Disinterested citizens turn backs on local government
What if no one wants to step up and lead a town?
Or a library district, park district or fire district?
Governments throughout the suburbs are facing that problem after last Tuesday's election. Not only was voter turnout low, but in some places candidates didn't show up either.
"It is time-consuming; pay, if there is pay, it's lousy; and there is very little recognition," said Paul Green, political science professor at Roosevelt University and once a township supervisor.
Serving as alderman means spending time away from family to attend one or two meetings a week, and "there are people who call you the dreaded 'p' word -- politician," Green said. "Serving is a tremendous responsibility, including big spending decisions."
Compounding the problem is the large number of governments Illinois has, he said.
Take Maple Park.
The small Kane County community (population 1,310) had three open positions on its village board, and the Maple Park Library District had three 6-year positions and two 2-year positions available in Tuesday's election. But only one person ran for village board, and nobody ran for the library posts.
That means on the six-member village board, one-third of its members will be appointed by the village president rather than selected by the people.
Village President Kathleen Curtis said five people have applied for the positions, which she advertised in local newspapers and on the village website as soon as she knew no one was running.
"Usually there are enough people who come forth (on the ballot) to do the work," she said. She and village trustees will interview the applicants, and she will appoint the two at the board's May meeting.
Curtis said the village skews to two groups: Senior citizens and young couples with children. When she approaches the younger folks, she tells them that they are the ones who will benefit from improvements the village is making.
But they tell her they are too busy to serve, often with both parents working outside the home. What free time they do have is spent volunteering for their children's activities, such as baseball leagues.
The issue is exacerbated by the size of the town, according to Curtis. Maple Park has only five employees and one is part time. That means trustees end up having to do some of the administrative work that would normally be handled by staff in larger towns.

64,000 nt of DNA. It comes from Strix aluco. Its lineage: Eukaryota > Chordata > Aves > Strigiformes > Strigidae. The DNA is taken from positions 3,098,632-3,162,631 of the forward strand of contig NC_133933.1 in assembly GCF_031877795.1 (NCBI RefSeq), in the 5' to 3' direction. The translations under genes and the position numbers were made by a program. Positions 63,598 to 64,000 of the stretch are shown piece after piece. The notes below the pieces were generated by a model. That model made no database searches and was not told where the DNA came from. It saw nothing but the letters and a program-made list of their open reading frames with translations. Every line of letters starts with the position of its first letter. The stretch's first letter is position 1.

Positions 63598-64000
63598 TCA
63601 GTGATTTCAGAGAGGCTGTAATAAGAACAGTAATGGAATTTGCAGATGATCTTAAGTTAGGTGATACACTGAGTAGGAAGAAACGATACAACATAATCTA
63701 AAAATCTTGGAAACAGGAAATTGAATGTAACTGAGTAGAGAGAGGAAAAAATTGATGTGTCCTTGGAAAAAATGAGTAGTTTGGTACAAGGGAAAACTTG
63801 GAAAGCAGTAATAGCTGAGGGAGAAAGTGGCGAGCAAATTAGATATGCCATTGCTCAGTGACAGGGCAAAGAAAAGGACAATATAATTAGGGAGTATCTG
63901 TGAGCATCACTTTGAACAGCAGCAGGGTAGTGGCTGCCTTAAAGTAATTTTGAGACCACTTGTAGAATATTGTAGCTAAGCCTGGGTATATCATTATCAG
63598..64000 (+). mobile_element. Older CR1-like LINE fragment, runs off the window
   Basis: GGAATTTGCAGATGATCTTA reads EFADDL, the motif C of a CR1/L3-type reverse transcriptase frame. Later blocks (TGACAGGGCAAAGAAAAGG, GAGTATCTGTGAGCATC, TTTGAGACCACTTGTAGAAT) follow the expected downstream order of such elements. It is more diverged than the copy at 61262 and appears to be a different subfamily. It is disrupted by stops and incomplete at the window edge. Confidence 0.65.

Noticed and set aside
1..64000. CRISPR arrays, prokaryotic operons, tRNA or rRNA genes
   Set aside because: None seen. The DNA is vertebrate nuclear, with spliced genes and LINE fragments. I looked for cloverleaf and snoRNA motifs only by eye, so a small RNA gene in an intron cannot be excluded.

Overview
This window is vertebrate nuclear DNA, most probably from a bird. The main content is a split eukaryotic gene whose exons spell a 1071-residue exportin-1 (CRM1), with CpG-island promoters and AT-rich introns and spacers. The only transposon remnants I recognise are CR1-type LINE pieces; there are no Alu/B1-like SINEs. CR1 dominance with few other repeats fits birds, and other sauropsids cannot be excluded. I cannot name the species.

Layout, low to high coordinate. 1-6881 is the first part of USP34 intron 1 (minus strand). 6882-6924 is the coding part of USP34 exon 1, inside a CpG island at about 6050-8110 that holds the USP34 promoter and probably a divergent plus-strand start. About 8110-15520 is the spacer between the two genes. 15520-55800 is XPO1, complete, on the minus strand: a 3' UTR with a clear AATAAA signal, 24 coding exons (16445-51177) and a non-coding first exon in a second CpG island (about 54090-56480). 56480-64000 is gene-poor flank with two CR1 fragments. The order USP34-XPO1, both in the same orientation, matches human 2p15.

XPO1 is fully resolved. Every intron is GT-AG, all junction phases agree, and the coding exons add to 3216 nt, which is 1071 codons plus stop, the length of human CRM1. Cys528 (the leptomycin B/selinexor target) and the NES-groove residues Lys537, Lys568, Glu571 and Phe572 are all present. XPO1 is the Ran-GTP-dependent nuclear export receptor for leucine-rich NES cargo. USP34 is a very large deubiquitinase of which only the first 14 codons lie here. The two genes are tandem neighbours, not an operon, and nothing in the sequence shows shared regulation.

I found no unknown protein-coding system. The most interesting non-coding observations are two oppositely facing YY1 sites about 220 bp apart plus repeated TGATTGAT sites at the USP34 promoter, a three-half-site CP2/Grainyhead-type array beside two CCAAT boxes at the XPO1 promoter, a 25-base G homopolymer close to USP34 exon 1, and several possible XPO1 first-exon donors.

Maple Park Library Director Kimberly Martin has begged -- on the library's Facebook page, in newspapers and in person for the last year -- to get replacements for a trustee who died and another who resigned due to illness.
"I think people are afraid it is a huge time commitment or that it might be difficult," Martin said. "Being responsible for decisions is intimidating."
The library district, while larger than the town, is still small.
"You just keep running into the same people over and over (volunteering for other groups). People get burned out," Martin said.
Maple Park isn't alone in facing these problems.
• In nearby Big Rock, there are two board vacancies to be filled by appointment.
• Nobody wanted to be the Rolling Meadows city clerk.
• Elk Grove Township Elementary District 59 -- which has 6,219 students -- will be short a trustee.
• The village boards in Burlington and Sleepy Hollow each will be short one trustee.
• The Big Rock, Burlington and Inverness park districts have two open chairs apiece. The South Barrington park board needs another person.
• The Dundee Township library board will be down one trustee. The Sugar Grove library board will be down two trustees. The Batavia library also finds itself one member short of a full board.
• The Hampshire Fire Protection District needs another person.
Green had one idea to solve the issue: Make it so you we need fewer officials by eliminating single-interest units of local government, such as library and mosquito abatement districts.
Instead, turn responsibility for their operations over to general-purpose governments like cities, townships and counties, he said.
Those officials are usually better compensated, which might attract more candidates, and you would need fewer of them, he said. The downside some see to that is that it consolidates power in fewer hands.
"The amazing thing in Illinois (with its thousands of governments) ... is that so many people are willing to do this, to serve their community," Green said.
"There should be a lot more respect for these people."